Genome integrity is fundamental to the health of an organism, and, when disrupted, can lead to cancer. We are uncovering how metabolite availability influences chromatin-regulated processes, including cell survival during DNA replication stress. We have discovered that accumulation of the metabolite fumarate, or loss of TCA cycle enzyme fumarase (ortholog of the tumor suppressor FH), promote resistance to replication stress, in part, by inhibiting histone demethylation, and bypassing requirements for proteins involved in processing or restarting stalled replication forks.

Defining the Functional Composition of Chromatin: The simplest structural unit of chromatin, the nucleosome, can exist in a variety of configurations depending on the histone variants and post-translational modifications present. The composition of individual nucleosomes influences chromatin structure and function and provides signals to the cellular machinery to promote gene activation or repression. These signals tend to be dynamic and can vary as a function of the cell cycle or growth conditions. Yet, our understanding of the patterns found within individual nucleosomes and presented to the cellular machinery is limited. Population-based approaches widely used to characterize chromatin composition have been valuable in identifying and mapping individual modifications within histones, but have been limited in describing which modifications are combined within the same nucleosomes. As a powerful complement to standard approaches, we are utilizing single molecule strategies in vitro and in single mammalian and yeast cells to probe epigenetic processes that regulate transcriptional states, and responses to DNA damage in several collaborative projects.

Selected Publications:

Saatchi, F., and Kirchmaier, A.L. 2019. Tolerance of DNA replication stress is promoted by fumarate through modulation of histone demethylation and enhancement of replicative intermediate processing in Saccharomyces cerevisiae. Genetics. 212:631-654.

Young, T.J., Cui, Y., Irudayaraj, J., and Kirchmaier, A.L. 2019. Modulation of gene silencing by Cdc7p via H4 K16 acetylation and phosphorylation of chromatin assembly factor CAF-1 in Saccharomyces cerevisiae. Genetics. 211:1219-1237.

Balduf, H., Pepe, A. and Kirchmaier A.L. 2017. Synthesis and Application of Cell-Permeable Metabolites for Modulating Chromatin Modifications Regulated by alpha-Ketoglutarate-Dependent Enzymes. In Epigenetics and Gene Expression in Cancer, Inflammatory and Immune Diseases. Methods in Pharmacology and Toxicology, Springer Protocols. Barbara Stefanska and David MacEwan, Eds. Ch. 5, pp. 63-79. Humana Press. New York, NY. ISBN 978-1-4939-6743-8.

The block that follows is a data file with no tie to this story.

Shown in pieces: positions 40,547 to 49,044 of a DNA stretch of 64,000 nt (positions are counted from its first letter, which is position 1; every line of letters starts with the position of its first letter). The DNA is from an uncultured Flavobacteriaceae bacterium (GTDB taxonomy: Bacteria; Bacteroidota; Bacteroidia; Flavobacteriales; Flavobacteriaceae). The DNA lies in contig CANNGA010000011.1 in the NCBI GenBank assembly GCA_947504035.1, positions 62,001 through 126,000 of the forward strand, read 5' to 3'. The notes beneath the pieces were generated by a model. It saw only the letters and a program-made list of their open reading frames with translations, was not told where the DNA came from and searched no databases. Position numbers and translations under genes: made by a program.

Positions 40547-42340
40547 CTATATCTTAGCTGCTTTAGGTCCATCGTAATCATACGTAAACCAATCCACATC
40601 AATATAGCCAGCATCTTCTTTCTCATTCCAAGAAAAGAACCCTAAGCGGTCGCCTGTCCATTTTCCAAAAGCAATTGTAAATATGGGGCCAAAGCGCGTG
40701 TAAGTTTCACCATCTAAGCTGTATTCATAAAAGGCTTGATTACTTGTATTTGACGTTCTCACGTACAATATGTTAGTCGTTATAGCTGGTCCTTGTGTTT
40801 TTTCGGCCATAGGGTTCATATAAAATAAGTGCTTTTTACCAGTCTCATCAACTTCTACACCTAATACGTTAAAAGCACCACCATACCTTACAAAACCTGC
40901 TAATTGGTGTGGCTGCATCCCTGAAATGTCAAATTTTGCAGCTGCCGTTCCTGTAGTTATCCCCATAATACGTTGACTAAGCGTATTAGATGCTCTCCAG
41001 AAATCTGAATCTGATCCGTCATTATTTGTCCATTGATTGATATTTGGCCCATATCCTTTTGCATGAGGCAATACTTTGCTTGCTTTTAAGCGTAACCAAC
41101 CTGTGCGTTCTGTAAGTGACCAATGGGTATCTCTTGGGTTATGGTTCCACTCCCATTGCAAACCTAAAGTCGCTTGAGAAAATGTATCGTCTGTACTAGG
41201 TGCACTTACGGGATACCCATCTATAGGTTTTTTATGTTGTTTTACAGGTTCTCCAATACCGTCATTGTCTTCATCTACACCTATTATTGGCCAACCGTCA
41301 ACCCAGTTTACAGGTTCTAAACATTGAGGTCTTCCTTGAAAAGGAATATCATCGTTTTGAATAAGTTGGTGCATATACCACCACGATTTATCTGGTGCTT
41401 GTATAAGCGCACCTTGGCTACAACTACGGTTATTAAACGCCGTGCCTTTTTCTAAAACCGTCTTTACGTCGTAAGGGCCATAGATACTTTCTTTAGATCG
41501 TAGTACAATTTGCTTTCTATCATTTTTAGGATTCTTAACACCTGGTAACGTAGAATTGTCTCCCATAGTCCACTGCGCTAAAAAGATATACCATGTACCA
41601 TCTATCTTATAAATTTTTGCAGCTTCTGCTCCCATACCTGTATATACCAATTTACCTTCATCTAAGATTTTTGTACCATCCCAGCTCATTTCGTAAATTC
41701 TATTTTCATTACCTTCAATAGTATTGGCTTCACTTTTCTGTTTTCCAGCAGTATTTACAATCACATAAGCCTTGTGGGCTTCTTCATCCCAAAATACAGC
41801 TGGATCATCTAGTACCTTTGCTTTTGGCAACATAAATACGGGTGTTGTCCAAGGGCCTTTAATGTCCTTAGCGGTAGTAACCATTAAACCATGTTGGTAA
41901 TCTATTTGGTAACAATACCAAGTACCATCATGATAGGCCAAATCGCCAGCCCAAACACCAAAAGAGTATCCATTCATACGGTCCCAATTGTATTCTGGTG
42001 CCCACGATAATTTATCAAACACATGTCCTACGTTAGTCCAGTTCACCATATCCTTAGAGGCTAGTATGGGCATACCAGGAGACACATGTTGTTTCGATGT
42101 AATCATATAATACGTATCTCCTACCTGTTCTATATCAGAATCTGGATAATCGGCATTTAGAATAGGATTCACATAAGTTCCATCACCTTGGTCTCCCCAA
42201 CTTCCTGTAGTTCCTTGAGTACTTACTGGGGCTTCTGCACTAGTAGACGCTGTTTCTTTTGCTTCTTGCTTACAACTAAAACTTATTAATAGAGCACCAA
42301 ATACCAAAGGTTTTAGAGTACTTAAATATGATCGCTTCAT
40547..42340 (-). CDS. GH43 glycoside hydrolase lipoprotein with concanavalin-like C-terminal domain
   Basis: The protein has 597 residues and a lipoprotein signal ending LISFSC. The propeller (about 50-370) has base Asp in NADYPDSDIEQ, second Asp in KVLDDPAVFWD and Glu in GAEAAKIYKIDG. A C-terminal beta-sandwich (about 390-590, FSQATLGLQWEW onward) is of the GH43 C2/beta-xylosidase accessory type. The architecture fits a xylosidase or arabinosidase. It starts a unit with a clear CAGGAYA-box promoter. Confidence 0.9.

Jacobi J.L., Yang B., Li X, Menze A.K., Laurentz S.M., Janle E.M., Ferruzzi M.G., McCabe G.P., Chapple C., and Kirchmaier A.L. 2016. Impacts on Sirtuin Function and Bioavailability of the Dietary Bioactive Compound Dihydrocoumarin. PLoS ONE. 11(2):e0149207.

Miller, A., & Kirchmaier, A.L. 2014. Analysis of silencing in Saccharomyces cerevisiae. In Yeast Genetics: Methods and Protocols, Methods Mol. Biol. (1205, 275-302). NY: Humana Press, Springer Science+Business Media.

Chen J., Miller A., Kirchmaier A.L., and Irudayaraj J.M. 2012. Single Molecule Tools Elucidate H2A.Z Nucleosome Composition. J. Cell Sci. 125:2954-2964.

 Miller A., Chen J., Takasuka T.E., Jacobi J.L., Kaufman P.D., Irudayaraj J.M.K., and Kirchmaier A.L. 2010. Proliferating Cell Nuclear Antigen (PCNA) Is Required for Cell-Cycle Regulated Silent Chromatin on Replicated and Nonreplicated Genes. J. Biol. Chem. 285:35142-35154.

Yang B., Miller A., and Kirchmaier A.L. 2008. HST3/HST4-Dependent Deacetylation of Lysine 56 of Histone H3 in Silent Chromatin. Mol. Biol. Cell. 19:4993-5005. Yang B., Britton J., and Kirchmaier A.L. 2008. Insights into the Impact of Histone Acetylation and Methylation on Sir Protein Spreading and Silencing in Saccharomyces cerevisiae. J. Mol. Biol. 381:826-844.

Miller A., Yang B., Foster T., and Kirchmaier A.L. 2008. Proliferating Cell Nuclear Antigen and ASF1 Modulate Silent Chromatin in Saccharomyces cerevisiae via Lysine 56 on Histone H3. Genetics 179:793-809.

Yang B. and Kirchmaier A.L., 2006. Bypassing the Catalytic Activity of Sir2 for SIR Protein Spreading in S. cerevisiae. Mol. Biol. Cell 17:5287-5297.

Kirchmaier A.L. and Rine J., 2006. Cell Cycle Requirements in Assembling Silent Chromatin in Saccharomyces cerevisiae. Mol. Cell. Biol. 26:852-862.

 Rusché L.N., Kirchmaier A.L. and Rine J. 2002. Ordered Nucleation and Spreading of Silenced Chromatin in S. cerevisiae. Mol. Biol. Cell 13:2207-2222. Kirchmaier A.L. and Rine J. 2001. DNA Replication-Independent Silencing in S. cerevisiae. Science. 291:646-650.

Tu G., Kirchmaier A.L., Ligitt D., Liu Y., Yu W.H., Liu S., Heath T.D., Thor A. and Debs R.J. 2000. Non-Replicating Epstein-Barr Virus-based Plasmids Extend Gene Expression and Can Improve Gene Therapy in vivo. J. Biol. Chem. 275:30408-30416